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Chiefs turn to Tebow stand-ins while prepping for QB

Wide receiver Jerheme Urban only has one catch for the Kansas City Chiefs this season.

He might as well play quarterback for the Denver Broncos. Or at least try to imitate it.

You see, Urban stands 6-foot-3 and 210 pounds, and he has some experience at quarterback from his younger days, not to mention experience in track. He's an unusual athlete, which makes him a natural fit to mimic Broncos star Tim Tebow, who runs a read-option offense that NFL teams just don't see very often.

So, Urban has been battered by the Kansas City defense in practice this week as it tries to figure out the best way to shut down Tebow, the former Heisman Trophy winner they will face Sunday in an AFC West showdown.

But the responsibility of mimicking Tebow hasn't fallen only on Urban.

Backup quarterback Tyler Palko is a left-hander, like Tebow, and athletic in his own right. So coach Todd Haley has called on Palko to line up opposite the Chiefs' defense as well. But unlike Urban, Haley refuses to let the defense put a hit on Kansas City's No. 2 quarterback in practice.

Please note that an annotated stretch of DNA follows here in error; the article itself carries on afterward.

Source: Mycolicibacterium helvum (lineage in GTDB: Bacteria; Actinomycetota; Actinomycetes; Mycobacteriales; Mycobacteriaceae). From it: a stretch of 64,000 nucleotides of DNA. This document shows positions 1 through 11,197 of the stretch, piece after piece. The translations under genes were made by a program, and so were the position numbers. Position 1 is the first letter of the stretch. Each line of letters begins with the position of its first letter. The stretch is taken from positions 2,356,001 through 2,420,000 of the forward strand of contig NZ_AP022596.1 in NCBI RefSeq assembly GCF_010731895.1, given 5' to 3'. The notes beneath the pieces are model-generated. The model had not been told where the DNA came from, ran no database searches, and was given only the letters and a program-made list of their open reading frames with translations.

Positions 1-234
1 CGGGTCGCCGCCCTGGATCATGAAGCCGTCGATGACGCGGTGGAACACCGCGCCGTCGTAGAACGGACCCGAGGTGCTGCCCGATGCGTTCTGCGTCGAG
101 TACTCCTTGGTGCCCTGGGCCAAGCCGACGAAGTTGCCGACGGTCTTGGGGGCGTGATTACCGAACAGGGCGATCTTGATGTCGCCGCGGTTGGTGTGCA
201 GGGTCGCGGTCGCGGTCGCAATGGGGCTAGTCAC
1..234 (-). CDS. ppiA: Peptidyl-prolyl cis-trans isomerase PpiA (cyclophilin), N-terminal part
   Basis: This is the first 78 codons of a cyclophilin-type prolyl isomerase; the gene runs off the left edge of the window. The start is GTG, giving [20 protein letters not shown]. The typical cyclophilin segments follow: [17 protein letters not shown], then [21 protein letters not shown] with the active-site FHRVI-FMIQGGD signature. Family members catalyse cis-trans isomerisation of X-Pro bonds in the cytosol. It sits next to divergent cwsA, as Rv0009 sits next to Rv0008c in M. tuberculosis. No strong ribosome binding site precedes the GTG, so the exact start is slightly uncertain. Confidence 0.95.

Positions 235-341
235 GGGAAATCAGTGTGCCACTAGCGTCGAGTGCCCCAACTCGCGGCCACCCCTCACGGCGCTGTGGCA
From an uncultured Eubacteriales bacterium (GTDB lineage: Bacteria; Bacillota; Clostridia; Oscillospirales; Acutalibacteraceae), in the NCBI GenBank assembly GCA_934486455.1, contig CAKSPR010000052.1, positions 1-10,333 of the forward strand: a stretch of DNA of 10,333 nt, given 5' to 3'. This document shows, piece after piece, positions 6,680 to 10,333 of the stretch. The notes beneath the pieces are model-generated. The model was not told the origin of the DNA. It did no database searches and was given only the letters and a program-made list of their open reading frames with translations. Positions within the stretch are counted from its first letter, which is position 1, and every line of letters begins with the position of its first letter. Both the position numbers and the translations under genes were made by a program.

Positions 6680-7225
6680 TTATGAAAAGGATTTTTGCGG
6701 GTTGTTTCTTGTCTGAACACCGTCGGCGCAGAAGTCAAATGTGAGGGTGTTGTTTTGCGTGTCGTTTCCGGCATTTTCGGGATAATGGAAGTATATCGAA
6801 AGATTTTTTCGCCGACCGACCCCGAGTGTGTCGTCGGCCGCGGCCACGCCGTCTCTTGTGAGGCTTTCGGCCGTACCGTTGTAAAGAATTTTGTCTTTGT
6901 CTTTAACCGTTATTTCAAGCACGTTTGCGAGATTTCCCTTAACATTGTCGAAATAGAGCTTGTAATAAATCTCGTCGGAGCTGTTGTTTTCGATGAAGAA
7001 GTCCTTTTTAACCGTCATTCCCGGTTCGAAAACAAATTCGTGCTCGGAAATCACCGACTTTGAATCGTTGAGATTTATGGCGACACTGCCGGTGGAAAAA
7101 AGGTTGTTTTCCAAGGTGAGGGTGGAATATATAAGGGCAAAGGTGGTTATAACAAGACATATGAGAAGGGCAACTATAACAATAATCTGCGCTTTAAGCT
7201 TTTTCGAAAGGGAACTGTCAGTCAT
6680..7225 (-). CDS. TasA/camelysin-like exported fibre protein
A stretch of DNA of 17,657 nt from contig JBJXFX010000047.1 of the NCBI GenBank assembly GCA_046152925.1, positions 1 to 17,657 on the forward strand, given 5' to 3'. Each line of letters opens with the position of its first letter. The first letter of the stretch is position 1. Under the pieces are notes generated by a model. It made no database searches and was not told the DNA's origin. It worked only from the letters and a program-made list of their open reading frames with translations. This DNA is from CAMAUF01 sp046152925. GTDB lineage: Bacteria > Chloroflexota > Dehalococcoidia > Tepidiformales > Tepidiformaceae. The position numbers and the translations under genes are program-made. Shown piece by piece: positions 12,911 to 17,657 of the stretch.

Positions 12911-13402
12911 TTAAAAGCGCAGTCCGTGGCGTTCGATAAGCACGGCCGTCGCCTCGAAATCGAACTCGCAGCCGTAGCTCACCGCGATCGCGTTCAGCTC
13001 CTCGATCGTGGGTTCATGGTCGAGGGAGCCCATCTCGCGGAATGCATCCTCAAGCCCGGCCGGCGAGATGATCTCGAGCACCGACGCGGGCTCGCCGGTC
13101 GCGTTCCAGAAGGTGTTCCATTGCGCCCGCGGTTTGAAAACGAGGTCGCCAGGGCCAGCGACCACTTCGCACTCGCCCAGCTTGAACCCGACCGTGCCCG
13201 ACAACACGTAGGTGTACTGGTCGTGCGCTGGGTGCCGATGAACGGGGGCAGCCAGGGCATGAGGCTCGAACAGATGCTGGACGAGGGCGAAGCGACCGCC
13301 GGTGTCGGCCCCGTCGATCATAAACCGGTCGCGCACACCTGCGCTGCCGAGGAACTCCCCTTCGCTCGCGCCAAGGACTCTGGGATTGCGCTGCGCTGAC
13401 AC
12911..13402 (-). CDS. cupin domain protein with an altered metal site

"I can only judge Tim as an opposing coach getting ready to defend him," Haley said. "The guy's a winner and has won everywhere he's been, and he's shown that now in the NFL. I think he's a heck of a player."

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Tebow certainly creates some unique challenges. Running an offense similar to what he excelled in at the University of Florida, he generally has three options after taking the snap: throw it down field, pitch it to Willis McGahee or one of the other running backs, or simply keep the ball himself and scamper down field.

Chiefs veteran linebacker Derrick Johnson said he hasn't faced an option-style offense since his college days at Texas.

"That's definitely a college game plan when you do so much option," he said. "However you can get a win. It may not be the traditional way, standing in the pocket, delivering, you know, certain routes and all that stuff. As long as you win, it doesn't really matter."

The Associated Press contributed to this report.

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